The Hallé’s Pop concerts master-minded and conducted by Stephen Bell are well established, and none more so than the Valentine’s Day special: last night was an ‘opera lovers’ programme, with an attractive selection of excerpts – some really well known, some a little off the beaten track – plus Mendelssohn’s Wedding March and ‘Tonight’ from West Side Story thrown in for good measure.
What gave the concert distinction was the quality of the tenor and soprano soloists. Noah Stewart has endeared himself to audiences here in Manchester since Opera North picked him as an outstanding Pinkerton for their Madama Butterfly a few years ago, and he’s appeared on big stages in London, too, as well as BBC’s Songs of Praise.
His refined, pitch-perfect voice is a real pleasure to hear, and he’s got stage presence and acting ability, too. He was well complemented by Sarah Fox, a Yorkshire girl and Kathleen Ferrier Award winner who can impress in many styles, including the most technically demanding, and in both cases they give a concert audience a taste of what real opera singers sound like – rather than the ersatz ‘opera singers’ who always need a microphone to make themselves heard.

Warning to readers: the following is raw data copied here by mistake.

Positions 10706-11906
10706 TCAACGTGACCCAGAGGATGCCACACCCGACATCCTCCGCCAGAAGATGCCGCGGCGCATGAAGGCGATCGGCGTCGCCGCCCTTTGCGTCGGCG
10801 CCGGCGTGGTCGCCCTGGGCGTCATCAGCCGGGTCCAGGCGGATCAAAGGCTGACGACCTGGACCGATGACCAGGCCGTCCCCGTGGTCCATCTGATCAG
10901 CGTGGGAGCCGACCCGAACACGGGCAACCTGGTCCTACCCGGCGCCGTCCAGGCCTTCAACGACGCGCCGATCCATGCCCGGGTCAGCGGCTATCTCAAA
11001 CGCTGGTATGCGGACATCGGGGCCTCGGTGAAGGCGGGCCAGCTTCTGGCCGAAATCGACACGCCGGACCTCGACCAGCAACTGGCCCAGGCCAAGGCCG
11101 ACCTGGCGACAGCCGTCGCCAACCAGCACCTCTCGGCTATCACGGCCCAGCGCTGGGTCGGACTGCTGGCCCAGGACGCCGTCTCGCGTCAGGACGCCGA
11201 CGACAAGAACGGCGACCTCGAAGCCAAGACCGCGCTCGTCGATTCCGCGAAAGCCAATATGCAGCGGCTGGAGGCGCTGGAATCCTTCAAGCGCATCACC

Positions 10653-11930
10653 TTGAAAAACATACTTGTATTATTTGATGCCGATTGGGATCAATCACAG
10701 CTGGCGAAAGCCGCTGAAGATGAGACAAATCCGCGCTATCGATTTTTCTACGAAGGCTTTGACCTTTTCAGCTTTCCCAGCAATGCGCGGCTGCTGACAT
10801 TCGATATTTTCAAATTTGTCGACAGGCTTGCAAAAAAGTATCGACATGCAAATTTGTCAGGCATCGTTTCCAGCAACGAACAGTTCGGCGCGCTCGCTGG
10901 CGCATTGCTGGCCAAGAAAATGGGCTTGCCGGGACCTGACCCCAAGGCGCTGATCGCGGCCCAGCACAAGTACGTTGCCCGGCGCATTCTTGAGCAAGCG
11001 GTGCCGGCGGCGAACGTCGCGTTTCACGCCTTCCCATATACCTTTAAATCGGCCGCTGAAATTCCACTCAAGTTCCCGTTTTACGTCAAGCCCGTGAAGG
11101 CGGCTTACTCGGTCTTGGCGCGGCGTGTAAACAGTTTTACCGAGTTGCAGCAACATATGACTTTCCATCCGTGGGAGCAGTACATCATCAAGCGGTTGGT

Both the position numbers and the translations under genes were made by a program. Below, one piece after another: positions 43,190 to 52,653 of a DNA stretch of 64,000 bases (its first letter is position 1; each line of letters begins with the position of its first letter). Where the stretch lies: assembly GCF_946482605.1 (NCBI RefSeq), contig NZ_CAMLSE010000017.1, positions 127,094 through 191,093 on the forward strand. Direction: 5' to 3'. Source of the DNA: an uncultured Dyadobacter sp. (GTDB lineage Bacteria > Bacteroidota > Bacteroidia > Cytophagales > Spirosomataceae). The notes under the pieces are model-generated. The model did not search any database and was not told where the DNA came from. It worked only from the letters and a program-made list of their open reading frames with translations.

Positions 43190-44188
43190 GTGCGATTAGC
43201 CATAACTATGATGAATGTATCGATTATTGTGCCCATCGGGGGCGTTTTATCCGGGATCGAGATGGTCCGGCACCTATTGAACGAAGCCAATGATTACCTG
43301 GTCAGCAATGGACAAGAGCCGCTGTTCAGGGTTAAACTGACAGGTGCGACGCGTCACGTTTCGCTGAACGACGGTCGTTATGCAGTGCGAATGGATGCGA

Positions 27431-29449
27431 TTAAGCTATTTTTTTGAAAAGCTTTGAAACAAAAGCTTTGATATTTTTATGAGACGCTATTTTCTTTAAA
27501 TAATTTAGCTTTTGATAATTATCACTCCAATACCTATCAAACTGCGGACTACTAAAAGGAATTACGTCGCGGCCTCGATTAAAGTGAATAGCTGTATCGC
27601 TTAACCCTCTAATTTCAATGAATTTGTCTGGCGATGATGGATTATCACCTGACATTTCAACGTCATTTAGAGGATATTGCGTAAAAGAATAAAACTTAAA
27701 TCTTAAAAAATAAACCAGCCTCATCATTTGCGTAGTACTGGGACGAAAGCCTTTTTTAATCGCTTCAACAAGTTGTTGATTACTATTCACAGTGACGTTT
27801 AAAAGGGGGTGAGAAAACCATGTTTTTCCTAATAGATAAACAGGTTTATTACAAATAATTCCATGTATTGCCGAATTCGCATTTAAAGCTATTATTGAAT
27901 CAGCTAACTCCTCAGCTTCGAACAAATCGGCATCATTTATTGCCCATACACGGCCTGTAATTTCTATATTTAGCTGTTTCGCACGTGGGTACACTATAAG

Stephen Bell’s way with the orchestra is laid back, to say the least, and they jogged their way through Rossini’s Barber of Seville overture and the Wedding March, too. The Intermezzo from Cavalleria Rusticana had a bit more class (the harp bass notes attractively in tune, which you don’t always get when you’re well into a full theatre performance), and they let rip with the Grand March from Aida to open the concert’s second half. Leader Paul Barritt played the Thaïs Méditation solo with sweetness and affection, too.
Noah Stewart began with Recondita Armonia from Tosca, by Puccini, sung in fine style, and ‘Una furtiva lacrima’ from L’Elisir d’Amore (Donizetti) had a well-projected ending – this guy is the real deal when it comes to Romantic tenors, and the audience loved his Nessun Dorma.
Sarah Fox’s first solo was ‘Ebben? Ne andro lontano’ from Catalani’s La Wally, one of those excerpts that are almost the only part of a once-successful opera to survive. It showed off her excellent control of a long melodic line, while Marietta’s Lied from Korngold’s Die Tote Stadt was a charmer, and the Song to the Moon from Rusalka equaled it.
Together they sailed through duets from Gounod’s Faust, Mascagni’s L’Amico Fritz and ‘O soave fanciulla’ from La Bohème (delicately ending with two top Cs, floated from off-stage), and rewarded their hearers’ enthusiastic acclaim with the Brindisi from La Traviata.
Real opera lovers go to see operas, rather than listening to excerpts in a concert hall, but it was a relaxing night for tune lovers – and we’re all those at heart.